You’re “Stomaching” Stress More Than You ThinkAug 27, 2014
Do you ever find that no matter how much you exercise regularly or eat healthy, there's that bit of stomach fat you just cannot get rid of? You may think you got dealt a lousy genetic hand when it came to fat distribution, but what you might not know is that chronic fat around your midsection is likely due to stress.
One of the hormones released in response to stress is cortisol.(1) It plays a critical role in restoring balance in the body, and we wouldn't want to live without it. Historically speaking, the stress response was all about fighting and/or fleeing and we did a lot of it. When we did, it utilized the stress hormones the way in which they were designed.
Fighting and fleeing requires a lot of energy, so one of the roles cortisol serves is to "restock the shelves" by making us hungry(2). We needed to replace this lost energy, and do it in the most efficient way possible. Sugar and fat are rich sources of energy. It's no wonder we crave things like ice cream, french fries, chips and chocolate when we're stressed.
And what are the "shelves" that need restocking? The fat cells. Cortisol is very specific about where it stores fat on the body. It makes us deposit more fat deep within the midsection and is called visceral, or central, body fat.(3) It's very different from the subcutaneous fat stored just under our skin and is invaluable for the stress response. Visceral fat is closer to the portal vein of the liver, which means it can quickly be converted into glucose and then released into the bloodstream to provide much-needed energy for fighting or fleeing.(4).
Bottom line: When we're stressed, we're hungrier, we typically eat higher fat, higher sugar foods, and tend to store more of them around the waist.
So what can we do?
Get short bursts of exercise that mimic the fight or flight response! High intensity interval training combats many of the negative effects of stress.
Cortisol is released to fuel the short bursts of high intensity physical activity related to fighting and fleeing - and we need to use it for its intended purpose. When we do, we burn more body fat than long, steady state workouts.(5, 6, 7, 8) Researchers have found that high-intensity interval training produces a ninefold reduction in body fat compared to endurance training.(9)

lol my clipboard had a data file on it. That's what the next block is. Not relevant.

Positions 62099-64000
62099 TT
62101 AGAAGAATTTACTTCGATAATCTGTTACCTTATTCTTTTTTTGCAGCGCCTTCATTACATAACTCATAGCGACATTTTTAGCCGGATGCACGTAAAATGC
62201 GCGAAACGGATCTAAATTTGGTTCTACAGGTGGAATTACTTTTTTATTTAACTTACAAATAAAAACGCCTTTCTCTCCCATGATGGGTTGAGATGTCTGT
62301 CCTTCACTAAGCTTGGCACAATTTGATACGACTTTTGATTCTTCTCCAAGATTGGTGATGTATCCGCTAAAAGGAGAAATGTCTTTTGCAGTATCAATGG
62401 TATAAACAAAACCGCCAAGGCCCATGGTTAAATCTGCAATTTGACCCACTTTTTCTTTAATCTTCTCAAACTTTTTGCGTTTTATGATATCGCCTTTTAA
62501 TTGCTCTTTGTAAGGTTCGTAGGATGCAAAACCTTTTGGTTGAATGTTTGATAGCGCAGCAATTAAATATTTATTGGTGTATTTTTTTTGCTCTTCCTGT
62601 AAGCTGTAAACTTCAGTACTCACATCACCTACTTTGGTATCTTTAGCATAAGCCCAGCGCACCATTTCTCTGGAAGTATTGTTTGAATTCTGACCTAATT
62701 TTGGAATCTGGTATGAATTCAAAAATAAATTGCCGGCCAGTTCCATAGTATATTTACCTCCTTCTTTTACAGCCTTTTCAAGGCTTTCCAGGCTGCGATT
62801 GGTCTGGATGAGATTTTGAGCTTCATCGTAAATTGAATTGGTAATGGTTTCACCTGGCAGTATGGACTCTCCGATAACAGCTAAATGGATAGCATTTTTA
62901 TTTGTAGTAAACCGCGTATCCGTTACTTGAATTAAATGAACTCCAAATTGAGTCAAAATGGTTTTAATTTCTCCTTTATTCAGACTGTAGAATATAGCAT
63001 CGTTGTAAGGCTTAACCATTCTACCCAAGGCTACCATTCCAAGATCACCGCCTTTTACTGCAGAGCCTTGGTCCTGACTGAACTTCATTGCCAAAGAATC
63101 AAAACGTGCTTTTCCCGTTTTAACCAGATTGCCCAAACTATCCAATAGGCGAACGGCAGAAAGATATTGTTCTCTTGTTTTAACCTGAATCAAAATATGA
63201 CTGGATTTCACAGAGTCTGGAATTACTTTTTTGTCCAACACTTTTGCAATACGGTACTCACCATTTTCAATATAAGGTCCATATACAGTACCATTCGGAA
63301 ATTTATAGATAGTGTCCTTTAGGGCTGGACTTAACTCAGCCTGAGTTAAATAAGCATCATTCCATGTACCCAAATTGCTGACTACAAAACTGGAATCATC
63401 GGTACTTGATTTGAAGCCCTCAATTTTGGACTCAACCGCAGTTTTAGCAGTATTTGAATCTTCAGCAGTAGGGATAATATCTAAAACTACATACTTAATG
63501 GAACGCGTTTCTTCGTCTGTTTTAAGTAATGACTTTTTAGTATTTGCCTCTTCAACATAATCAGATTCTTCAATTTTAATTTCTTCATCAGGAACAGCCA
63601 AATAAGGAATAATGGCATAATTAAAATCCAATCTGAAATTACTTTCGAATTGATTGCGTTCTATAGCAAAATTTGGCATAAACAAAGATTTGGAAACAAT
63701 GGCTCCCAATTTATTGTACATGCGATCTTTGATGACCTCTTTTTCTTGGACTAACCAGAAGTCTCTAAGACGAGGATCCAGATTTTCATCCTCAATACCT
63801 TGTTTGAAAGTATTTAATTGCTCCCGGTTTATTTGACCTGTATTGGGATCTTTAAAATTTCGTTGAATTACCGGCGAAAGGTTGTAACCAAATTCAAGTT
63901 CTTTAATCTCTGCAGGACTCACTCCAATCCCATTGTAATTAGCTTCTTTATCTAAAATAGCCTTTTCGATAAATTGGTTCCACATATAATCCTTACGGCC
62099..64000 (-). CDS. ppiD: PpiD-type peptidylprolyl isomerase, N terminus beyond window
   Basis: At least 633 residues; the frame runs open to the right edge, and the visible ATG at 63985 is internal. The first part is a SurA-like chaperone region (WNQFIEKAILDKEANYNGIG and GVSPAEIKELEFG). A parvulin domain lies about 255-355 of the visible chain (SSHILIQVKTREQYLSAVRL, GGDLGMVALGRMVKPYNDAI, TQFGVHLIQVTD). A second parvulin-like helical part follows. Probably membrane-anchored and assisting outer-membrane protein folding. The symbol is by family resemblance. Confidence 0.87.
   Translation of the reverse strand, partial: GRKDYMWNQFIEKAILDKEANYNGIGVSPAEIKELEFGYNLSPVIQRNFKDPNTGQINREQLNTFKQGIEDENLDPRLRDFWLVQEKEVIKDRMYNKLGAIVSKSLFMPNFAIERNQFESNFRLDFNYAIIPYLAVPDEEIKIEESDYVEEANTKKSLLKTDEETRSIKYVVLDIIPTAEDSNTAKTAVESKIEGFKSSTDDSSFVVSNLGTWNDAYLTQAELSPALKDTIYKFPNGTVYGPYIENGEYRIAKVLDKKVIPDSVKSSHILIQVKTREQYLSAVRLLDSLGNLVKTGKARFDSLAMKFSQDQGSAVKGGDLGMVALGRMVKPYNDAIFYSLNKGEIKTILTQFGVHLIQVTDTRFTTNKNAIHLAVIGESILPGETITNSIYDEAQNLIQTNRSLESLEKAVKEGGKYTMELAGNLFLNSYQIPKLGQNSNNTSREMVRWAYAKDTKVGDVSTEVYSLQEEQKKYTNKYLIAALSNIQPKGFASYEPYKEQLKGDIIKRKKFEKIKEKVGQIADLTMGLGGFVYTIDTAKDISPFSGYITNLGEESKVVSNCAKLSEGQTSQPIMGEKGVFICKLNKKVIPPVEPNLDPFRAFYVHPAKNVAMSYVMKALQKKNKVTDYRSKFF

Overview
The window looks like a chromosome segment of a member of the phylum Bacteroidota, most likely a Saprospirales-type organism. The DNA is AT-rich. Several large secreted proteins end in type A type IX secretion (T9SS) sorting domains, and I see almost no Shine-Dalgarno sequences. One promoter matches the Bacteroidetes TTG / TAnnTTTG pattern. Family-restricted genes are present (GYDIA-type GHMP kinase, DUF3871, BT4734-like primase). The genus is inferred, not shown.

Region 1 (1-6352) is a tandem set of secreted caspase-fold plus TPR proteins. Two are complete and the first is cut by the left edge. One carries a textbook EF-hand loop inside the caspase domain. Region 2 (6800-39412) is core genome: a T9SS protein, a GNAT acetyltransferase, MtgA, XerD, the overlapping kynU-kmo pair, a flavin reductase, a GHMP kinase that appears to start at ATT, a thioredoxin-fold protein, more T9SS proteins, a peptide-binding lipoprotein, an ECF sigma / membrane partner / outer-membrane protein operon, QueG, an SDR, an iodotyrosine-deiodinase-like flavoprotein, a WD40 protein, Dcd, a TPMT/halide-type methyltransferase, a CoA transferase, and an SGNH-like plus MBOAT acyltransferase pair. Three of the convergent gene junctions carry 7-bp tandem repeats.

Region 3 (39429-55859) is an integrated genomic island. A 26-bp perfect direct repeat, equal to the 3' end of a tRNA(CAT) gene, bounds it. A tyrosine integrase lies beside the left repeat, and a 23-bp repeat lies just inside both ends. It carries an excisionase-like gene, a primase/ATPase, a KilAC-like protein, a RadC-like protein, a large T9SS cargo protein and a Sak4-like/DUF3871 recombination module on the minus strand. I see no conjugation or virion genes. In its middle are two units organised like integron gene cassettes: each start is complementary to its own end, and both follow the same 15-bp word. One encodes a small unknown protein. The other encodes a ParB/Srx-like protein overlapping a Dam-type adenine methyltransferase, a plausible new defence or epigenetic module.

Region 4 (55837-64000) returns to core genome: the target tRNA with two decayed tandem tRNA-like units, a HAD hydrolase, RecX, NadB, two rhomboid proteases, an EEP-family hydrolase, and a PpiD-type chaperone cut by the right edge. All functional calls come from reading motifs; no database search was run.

It also significantly increases muscle oxidative capacity, which is associated with an improved ability to oxidize fats, or burn fat as fuel.(10) One study found high-intensity interval training increases fat use by 36 percent.(11) It not only increases fat burning during exercise, but for several hours to days afterward.(12)
All this means you're only sixty seconds to five minutes away from dealing with stress in a positive, healthy way. What are you waiting for?
To book Jenny Evans to speak at your next event, please use our contact form.
1. McEwen, B., Wingfield, J. (2002). The concept of allostasis in biology and biomedicine. Hormones and Behavior. 43:2-15.
2. Newman, E., O'Connor, D., Conner, M. (2007). Daily hassles and eating behaviour: The role of cortisol reactivity status. Psychoneuroendocrinology. 32(2):125-132.
3. Björntorp, P. (1996). The regulation of adipose tissue distribution in humans. International Journal of Obesity and Related Metabolic Disorders : Journal of the International Association for the Study of Obesity. 20(4):291-302.
4. Björntorp, P. (1990) 'Portal' adipose tissue as a generator of risk factors for cardiovascular disease and diabetes. Arteriosclerosis. 10: 493-496.
5. Perry, C. G., et al. (2008) "High-Intensity Aerobic Interval Training Increases Fat and Carbohydrate Metabolic Capacities in Human Skeletal Muscle." Applied Physiology, Nutrition, and Metabolism. 33 (6), 1112-23.
6. Talanian, J. L., et al. (2007) "Two Weeks of High-Intensity Aerobic Interval Training Increases the Capacity for Fat Oxidation During Exercise in Women." Journal of Applied Physiology. 102 (4), 1439-47.
7. Macpherson, R., Hazell, T., Olver, T., Paterson, D., Lemon, P. (2011) "Run Sprint Interval Training Improves Aerobic Performance but Not Maximal Cardiac Output." Medicine and Science in Sports and Exercise. 43 (1): 115-22.
8. Trapp, E., Chisholm, D., Freund, J., Boutcher, S. (2008) "The Effects of High-Intensity Intermittent Exercise Training on Fat Loss and Fasting Insulin Levels of Young Women." International Journal of Obesity. 32 (4): 684-91.
9. Tremblay, A, Simoneau, JA, Bouchard, C. (1993) "Impact of Exercise Intensity on Body Fatness and Skeletal Muscle Metabolism." Metabolism. 43 (7): 814-18.
10. Gibala, M. (2007) "High-intensity Interval Training: A Time-efficient Strategy for Health Promotion?" Current Sports Medicine Reports. 6: 211-13.
11. Talanian, J. et al. (2007) "Two Weeks of High-intensity Aerobic Interval Training Increases the Capacity for Fat Oxidation During Exercise in Women." Journal of Applied Physiology. 102: 1439-47.
12. Vella, C., Kravitz, L. "Exercise After-Burn: Research Update." The University of New Mexico. http://www.unm.edu/~lkravitz/Article%20folder/epocarticle.html. Retrieved 18 Sept. 2013.
10 Micro Strategies to Boost Your Energy & Resilience
Instead of reaching for that candy bar or cup of coffee, here are 10 QUICK & EASY WAYS you can increase your energy and resilience by changing your chemistry and physiology.
Just let me know where you want me to send them.
We hate SPAM. We will never sell your information, for any reason.